Amazon to test Dash Cart, a smart grocery cart that sees what you’re buying – TechCrunch

Amazon today introduced the latest in smart store technology with the introduction of the Amazon Dash Cart, a grocery cart that identifies and then bills you for the items you place in its cart. The cart will first be available when the Amazon grocery store opens in Woodland Hills, Calif., Later this year, the retailer said.

Today’s cart is not intended for your standard grocery trip where you refuel. Instead, Amazon explains, the smart cart can handle small to mid-size grocery runs of 2 bags or less.

It has to do with how the technology works to identify the items in the shopping cart from the shopping cart.

The Amazon Dash Cart uses a combination of computer vision and sensor fusion algorithms to identify the items in the cart, Amazon says. Then, when you exit the Dash Cart lane in the store, sensors automatically identify the cart and your payment is processed using the credit card that you registered in your Amazon account.

To start using the cart, you will scan a QR code in the Amazon app with the reader on the cart. You then place your bag (s) in the basket and start shopping. When you add items to the cart, you will need to wait to hear a beep. If the cart turns orange, it could not read the item and you will have to try again.

In addition to the sensor technology, the cart has a screen at the top that allows customers to access their Alexa shopping list and check things out, as well as view their current subtotal. The cart will also be equipped with a coupon scanner where you can apply the coupons while you shop.

Based on the video provided by Amazon (and very few specific details) the cart seemed to require the product barcode to be visible. In an image from the video, for example, the shopper discovers the barcode with their finger before adding the item to the cart. The video also shows the products with the barcode facing the buyer and the cart screen, while loading.

In another section, the video explains how “Add items without barcode”, like products. In this case, the customer enters the PLU number on the screen and confirms the weight.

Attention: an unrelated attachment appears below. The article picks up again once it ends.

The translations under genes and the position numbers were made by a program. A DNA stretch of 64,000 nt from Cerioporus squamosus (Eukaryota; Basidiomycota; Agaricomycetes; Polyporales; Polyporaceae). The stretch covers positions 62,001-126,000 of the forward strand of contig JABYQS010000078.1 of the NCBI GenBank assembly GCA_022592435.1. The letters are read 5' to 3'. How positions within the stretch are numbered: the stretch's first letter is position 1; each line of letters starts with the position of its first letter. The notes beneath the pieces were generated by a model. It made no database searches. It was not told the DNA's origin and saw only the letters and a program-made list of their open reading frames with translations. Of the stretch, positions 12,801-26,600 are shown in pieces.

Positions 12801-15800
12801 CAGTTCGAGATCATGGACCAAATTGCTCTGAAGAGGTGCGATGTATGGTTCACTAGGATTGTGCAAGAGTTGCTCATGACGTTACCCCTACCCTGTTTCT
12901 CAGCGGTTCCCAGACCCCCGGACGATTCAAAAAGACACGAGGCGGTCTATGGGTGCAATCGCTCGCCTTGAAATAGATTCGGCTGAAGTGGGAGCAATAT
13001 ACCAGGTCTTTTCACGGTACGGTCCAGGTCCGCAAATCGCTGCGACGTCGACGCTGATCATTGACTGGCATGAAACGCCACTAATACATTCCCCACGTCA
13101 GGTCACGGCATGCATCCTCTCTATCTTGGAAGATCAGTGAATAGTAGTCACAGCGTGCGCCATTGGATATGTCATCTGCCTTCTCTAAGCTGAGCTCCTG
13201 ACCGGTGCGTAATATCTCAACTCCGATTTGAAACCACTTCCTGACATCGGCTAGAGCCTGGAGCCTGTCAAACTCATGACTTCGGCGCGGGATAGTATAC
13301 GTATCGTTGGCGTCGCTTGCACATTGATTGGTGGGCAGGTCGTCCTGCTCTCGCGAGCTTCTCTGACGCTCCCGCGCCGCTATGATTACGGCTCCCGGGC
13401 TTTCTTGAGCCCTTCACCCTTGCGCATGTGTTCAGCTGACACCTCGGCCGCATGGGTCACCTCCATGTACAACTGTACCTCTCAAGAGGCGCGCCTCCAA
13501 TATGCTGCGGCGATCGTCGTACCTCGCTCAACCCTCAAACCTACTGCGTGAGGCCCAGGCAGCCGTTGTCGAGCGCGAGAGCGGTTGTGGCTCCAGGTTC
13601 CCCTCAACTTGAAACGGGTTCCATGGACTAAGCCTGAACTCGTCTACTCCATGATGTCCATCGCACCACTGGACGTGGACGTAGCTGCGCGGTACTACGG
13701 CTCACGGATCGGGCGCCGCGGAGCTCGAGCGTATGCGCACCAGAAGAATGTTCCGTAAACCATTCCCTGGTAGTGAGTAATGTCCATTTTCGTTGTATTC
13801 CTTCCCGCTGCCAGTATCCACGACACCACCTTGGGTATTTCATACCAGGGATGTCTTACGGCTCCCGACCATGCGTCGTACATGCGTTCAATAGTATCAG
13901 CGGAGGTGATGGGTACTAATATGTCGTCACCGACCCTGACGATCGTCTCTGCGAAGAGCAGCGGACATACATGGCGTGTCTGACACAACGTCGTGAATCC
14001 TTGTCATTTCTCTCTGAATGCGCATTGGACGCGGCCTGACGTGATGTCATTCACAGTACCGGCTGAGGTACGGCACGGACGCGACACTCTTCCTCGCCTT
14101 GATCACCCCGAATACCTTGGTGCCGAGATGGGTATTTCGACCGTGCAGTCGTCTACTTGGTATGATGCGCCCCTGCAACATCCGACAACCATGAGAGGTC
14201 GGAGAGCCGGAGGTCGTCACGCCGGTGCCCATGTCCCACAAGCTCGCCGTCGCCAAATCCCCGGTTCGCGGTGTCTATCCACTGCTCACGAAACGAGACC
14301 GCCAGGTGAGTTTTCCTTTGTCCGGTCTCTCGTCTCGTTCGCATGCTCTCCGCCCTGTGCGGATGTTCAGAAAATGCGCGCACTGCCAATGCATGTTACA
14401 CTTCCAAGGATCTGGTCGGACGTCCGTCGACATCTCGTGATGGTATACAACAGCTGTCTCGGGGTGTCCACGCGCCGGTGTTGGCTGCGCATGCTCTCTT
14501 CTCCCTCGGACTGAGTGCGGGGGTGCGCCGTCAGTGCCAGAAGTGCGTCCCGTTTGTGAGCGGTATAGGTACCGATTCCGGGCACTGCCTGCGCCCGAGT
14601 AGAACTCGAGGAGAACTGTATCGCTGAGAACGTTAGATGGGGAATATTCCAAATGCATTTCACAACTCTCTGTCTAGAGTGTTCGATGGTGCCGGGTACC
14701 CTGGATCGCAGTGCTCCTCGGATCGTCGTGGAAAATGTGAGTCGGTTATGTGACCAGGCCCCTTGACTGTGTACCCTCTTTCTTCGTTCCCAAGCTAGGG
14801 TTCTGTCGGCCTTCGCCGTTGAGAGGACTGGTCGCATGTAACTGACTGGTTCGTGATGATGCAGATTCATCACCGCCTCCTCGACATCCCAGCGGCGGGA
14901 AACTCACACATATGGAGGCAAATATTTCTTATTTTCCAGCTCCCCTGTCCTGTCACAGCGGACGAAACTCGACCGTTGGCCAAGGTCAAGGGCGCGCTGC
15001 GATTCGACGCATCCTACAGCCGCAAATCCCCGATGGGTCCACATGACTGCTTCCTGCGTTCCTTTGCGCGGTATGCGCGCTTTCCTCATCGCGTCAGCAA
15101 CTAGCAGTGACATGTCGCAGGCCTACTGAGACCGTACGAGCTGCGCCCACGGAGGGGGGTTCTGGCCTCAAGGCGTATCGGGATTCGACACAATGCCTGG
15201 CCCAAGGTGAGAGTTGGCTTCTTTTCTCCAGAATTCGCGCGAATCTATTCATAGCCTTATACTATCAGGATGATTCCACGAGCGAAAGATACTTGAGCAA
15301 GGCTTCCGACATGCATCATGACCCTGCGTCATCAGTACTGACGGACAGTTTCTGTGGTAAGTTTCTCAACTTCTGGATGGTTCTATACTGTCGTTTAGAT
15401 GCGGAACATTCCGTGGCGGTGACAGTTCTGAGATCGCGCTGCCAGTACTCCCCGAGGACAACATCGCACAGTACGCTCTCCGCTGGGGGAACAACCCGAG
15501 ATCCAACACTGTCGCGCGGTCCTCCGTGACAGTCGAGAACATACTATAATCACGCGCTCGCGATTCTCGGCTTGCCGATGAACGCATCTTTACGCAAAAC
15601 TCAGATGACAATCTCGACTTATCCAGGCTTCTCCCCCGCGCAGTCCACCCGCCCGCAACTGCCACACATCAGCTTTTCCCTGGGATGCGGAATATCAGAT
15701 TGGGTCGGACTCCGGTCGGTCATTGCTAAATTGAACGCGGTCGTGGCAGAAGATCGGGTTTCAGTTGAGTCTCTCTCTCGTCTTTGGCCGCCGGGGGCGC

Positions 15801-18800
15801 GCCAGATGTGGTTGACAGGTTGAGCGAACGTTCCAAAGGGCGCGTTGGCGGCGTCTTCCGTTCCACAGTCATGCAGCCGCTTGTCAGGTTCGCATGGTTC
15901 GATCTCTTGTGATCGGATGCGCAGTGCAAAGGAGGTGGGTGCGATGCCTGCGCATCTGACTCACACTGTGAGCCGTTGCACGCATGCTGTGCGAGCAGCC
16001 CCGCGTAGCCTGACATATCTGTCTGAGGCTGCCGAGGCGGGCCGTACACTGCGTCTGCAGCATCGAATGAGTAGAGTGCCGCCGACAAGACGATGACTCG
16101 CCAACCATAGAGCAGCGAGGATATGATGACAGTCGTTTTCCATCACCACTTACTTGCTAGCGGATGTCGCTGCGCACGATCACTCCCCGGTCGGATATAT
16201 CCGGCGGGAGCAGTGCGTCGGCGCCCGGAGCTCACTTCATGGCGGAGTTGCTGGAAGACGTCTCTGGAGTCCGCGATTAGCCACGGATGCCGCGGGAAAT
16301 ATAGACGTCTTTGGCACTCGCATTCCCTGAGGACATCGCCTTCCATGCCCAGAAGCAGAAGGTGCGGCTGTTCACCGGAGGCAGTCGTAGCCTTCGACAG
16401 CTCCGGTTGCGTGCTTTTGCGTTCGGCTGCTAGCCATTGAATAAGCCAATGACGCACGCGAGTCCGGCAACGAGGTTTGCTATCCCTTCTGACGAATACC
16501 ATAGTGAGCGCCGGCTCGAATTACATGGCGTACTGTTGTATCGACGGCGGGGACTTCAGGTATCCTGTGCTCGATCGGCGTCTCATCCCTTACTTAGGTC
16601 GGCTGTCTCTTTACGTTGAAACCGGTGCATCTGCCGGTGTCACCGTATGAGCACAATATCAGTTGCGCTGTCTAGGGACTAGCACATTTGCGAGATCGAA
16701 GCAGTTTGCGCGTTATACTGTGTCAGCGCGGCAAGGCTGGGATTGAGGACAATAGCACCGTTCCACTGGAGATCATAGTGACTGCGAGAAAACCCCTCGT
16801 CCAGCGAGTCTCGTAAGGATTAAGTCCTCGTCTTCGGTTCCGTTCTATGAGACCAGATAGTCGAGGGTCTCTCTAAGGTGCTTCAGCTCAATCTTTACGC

Amazon’s website does not detail how barcode reading is involved, but does indicate that the cart uses “computer vision algorithms” and “sensor fusion.” This seems to imply that the smart cart is the next step beyond Amazon’s existing technology, “Just Walk Out,” which is used in its Amazon Go stores. But with “Just Walk Out, stores are using vision by computer via camera-mounted systems as well as shelf sensor technology to identify when products are picked up or returned to store shelves. The Dash Cart, on the other hand, will be tested in a regular grocery store, not an Amazon Go store.

While it’s clear that the cart isn’t just a wheeled barcode reader, Amazon’s website was not completely transparent about the use of barcode scanning technology.

We also asked Amazon to further detail how its new technology works and were told that the cart “first looks for a barcode to quickly identify the product.”

However, if the barcode is obstructed, for example by the customer’s hand, then computer vision algorithms will try to identify the object instead.

Bringing Just Walk Out technology to a grocery store would be extremely difficult compared to an Amazon Go store, which is a convenience store in size. Grocery stores have more items than the cart should be able to identify, and new products are also available all the time.

Amazon announced in March that it would start selling its cashier-less store technology to other retailers. Likely, he has similar plans for his smart cart, once the technology is tested and improved. Amazon declined to talk about its future plans, when asked.

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Peggy P. Gilmore